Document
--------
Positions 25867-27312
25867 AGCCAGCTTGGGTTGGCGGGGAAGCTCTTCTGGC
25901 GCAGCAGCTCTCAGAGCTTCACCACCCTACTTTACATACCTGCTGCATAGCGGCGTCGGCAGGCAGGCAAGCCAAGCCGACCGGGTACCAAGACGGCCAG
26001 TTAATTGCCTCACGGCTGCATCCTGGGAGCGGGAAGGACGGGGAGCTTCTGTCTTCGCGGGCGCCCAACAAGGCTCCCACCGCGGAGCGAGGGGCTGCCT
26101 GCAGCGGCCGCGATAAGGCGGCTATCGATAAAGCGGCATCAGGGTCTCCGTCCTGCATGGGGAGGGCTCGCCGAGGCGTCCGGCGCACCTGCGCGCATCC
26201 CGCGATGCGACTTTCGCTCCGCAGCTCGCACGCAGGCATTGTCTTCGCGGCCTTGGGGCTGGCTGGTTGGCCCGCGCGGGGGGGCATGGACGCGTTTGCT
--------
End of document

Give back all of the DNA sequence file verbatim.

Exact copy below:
Positions 25867-27312
25867 AGCCAGCTTGGGTTGGCGGGGAAGCTCTTCTGGC
25901 GCAGCAGCTCTCAGAGCTTCACCACCCTACTTTACATACCTGCTGCATAGCGGCGTCGGCAGGCAGGCAAGCCAAGCCGACCGGGTACCAAGACGGCCAG
26001 TTAATTGCCTCACGGCTGCATCCTGGGAGCGGGAAGGACGGGGAGCTTCTGTCTTCGCGGGCGCCCAACAAGGCTCCCACCGCGGAGCGAGGGGCTGCCT
26101 GCAGCGGCCGCGATAAGGCGGCTATCGATAAAGCGGCATCAGGGTCTCCGTCCTGCATGGGGAGGGCTCGCCGAGGCGTCCGGCGCACCTGCGCGCATCC
26201 CGCGATGCGACTTTCGCTCCGCAGCTCGCACGCAGGCATTGTCTTCGCGGCCTTGGGGCTGGCTGGTTGGCCCGCGCGGGGGGGCATGGACGCGTTTGCT